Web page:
The Student Created Learning Experiences, or SCLEs, are classes created by Honors students based on their interests. SCLEs can become an independent study course or can be open to all Augsburg students.
Here are some examples of previously offered SCLE courses.
The Art, History, and Science of Brewing
In The Art, History, and Science of Brewing, students take an adventure through human history and discover how brewing came about, how it has affected cultures past and present, and they learn how to create a brew of their own.
Students study Shotokan Karate and Japanese martial arts through participation in the course at the Movement Arts Center. The objectives of the course are to gain a better understanding of Japanese martial arts and improve overall fitness in a challenging environment.
Cross-Country Skiing: Nordic Activity and Culture
This course is intended to embrace an active outdoor lifestyle even during cold Minnesota winters. Cross Country Skiing: Nordic Activity and Culture will do this by introducing students to a potentially life-long sport and several of its exciting cultural components including Minneapolis Nordic culture, cross-country ski stores, and sauna.
PADI (Professional Association of Diving Instructors) Open Scuba Diving Certification
The classes for PADI open diving certification requires four, three hour classes in which students learn the basics of scuba diving and apply techniques in an on-site pool.
Independent Study: Fin-de-Siecle Vienna
Using examples of music, art and theatre created in Europe, particularly Vienna, at the end of the 19thcentury, the course will explore how to appreciate and understand the various art forms, examine the relationships among the arts, and consider the expression of themes and ideas in these art forms.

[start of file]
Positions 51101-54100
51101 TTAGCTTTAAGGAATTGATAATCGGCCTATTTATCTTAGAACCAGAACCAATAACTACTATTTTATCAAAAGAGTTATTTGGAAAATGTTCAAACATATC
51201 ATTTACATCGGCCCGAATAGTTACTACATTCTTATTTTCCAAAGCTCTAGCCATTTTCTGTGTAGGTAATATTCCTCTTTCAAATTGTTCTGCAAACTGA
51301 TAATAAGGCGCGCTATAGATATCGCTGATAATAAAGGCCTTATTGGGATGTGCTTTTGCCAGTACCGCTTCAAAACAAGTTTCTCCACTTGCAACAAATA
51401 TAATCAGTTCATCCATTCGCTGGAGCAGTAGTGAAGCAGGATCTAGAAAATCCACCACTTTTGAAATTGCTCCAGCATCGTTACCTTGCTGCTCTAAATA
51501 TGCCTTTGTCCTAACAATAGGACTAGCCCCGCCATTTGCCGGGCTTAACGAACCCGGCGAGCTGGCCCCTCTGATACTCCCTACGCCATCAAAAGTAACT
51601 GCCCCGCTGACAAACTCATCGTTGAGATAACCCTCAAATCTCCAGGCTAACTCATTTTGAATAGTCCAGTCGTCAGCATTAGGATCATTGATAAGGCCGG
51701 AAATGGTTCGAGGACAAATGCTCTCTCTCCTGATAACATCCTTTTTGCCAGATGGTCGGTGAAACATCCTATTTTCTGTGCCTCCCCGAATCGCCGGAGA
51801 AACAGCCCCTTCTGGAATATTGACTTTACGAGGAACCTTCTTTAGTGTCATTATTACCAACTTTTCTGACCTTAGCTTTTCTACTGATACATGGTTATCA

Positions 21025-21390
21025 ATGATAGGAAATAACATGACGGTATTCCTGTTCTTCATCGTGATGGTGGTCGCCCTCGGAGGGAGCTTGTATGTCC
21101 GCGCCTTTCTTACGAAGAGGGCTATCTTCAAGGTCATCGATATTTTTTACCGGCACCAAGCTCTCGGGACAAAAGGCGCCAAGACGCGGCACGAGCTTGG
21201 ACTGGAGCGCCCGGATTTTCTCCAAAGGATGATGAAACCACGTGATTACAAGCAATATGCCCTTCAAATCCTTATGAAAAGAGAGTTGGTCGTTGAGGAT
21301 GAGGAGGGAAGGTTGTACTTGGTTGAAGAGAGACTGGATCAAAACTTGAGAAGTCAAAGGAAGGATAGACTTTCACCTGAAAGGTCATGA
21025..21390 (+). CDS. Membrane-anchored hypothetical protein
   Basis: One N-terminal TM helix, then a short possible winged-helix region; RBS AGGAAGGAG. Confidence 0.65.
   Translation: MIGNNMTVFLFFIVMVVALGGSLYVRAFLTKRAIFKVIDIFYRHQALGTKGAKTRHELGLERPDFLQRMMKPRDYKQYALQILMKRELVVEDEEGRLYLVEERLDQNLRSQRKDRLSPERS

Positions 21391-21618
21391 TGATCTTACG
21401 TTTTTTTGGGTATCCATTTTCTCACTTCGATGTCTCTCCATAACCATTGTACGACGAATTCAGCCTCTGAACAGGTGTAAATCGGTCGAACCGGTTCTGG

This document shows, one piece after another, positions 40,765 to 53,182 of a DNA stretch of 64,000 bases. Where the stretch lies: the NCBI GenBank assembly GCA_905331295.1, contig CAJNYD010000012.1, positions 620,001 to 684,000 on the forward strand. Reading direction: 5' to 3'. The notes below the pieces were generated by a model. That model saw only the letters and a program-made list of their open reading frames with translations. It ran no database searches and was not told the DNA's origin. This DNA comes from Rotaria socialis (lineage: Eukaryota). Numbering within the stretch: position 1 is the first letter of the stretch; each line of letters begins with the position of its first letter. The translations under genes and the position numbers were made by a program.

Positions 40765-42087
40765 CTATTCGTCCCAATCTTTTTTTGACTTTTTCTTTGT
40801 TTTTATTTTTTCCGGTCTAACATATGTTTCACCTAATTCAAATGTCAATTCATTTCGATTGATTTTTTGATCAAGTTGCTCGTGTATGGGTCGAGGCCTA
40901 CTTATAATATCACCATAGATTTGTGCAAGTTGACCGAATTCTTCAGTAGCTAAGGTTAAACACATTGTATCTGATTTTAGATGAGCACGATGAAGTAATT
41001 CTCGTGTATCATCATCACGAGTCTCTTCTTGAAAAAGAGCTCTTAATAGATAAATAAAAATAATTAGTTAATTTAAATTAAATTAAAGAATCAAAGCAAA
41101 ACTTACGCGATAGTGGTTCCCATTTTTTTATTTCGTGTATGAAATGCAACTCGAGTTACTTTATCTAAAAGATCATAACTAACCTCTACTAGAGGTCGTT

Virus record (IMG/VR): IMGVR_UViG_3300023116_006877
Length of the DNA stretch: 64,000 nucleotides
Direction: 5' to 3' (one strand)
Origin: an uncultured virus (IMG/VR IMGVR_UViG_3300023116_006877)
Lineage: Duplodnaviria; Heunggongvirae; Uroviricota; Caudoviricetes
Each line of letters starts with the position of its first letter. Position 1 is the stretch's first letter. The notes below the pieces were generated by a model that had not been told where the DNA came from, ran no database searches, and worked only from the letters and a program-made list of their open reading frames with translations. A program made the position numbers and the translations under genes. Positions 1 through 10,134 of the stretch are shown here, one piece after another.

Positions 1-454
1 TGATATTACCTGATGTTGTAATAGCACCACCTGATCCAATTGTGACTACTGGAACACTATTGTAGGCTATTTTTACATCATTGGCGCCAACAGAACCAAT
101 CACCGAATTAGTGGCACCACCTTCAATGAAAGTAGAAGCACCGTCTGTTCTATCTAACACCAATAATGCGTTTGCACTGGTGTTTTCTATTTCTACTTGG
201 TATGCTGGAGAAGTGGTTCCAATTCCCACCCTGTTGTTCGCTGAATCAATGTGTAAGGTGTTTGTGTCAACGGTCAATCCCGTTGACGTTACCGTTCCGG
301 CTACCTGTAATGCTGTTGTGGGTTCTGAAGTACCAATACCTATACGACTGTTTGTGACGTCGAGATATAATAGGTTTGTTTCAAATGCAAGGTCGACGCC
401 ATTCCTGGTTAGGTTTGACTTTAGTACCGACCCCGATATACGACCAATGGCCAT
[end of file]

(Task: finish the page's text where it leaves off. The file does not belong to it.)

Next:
Students study Kanji (written Japanese characters adapted from the Chinese language) in an effort to improve Japanese language reading level (a student’s formal Japanese classes have required them to learn only a few hundred of these characters, and recognition of at least two thousand is necessary to be considered fluent).
The Development of Scientific Thought
This course is designed to examine the intersection of Philosophy and its influence on the development of modern science during the formative period of the 1600’s to the present. Lectures on Philosophical movements will be interspersed with lectures and labs on various branches of science. The goal is to gain a philosophical understanding of the purpose of science, where it’s going, and where it came from while also elucidating how science works within the fields of biology, chemistry, physics, etc.
Philosophy of Science
Most science classes immerse the student in an empirical search for information within a specific field. This class looks at science from a 30,000 foot vantage point to consider both how science developed and how it may change in the future. Students strive to answer questions such as “What is the purpose of science?” and “What are the limits of knowledge?” The answers to these and other scientific issues are tethered to philosophical ideas throughout history. Students explore the inexorable bond between philosophy and science by surveying different philosophical movements and their impact on science as well as examining a spectrum of scientific fields such as biology, chemistry and physics, including labs. Gaining insight into the history, methods and theory of science is key to understanding science not as an inaccessible model for gaining knowledge, but as an ever-adapting, dynamic method of discovery that is a function of the time we live in. This class is designed for those who are interested in how science interacts with the world by combining hands-on learning of science with the top-down understanding of the philosophy of science.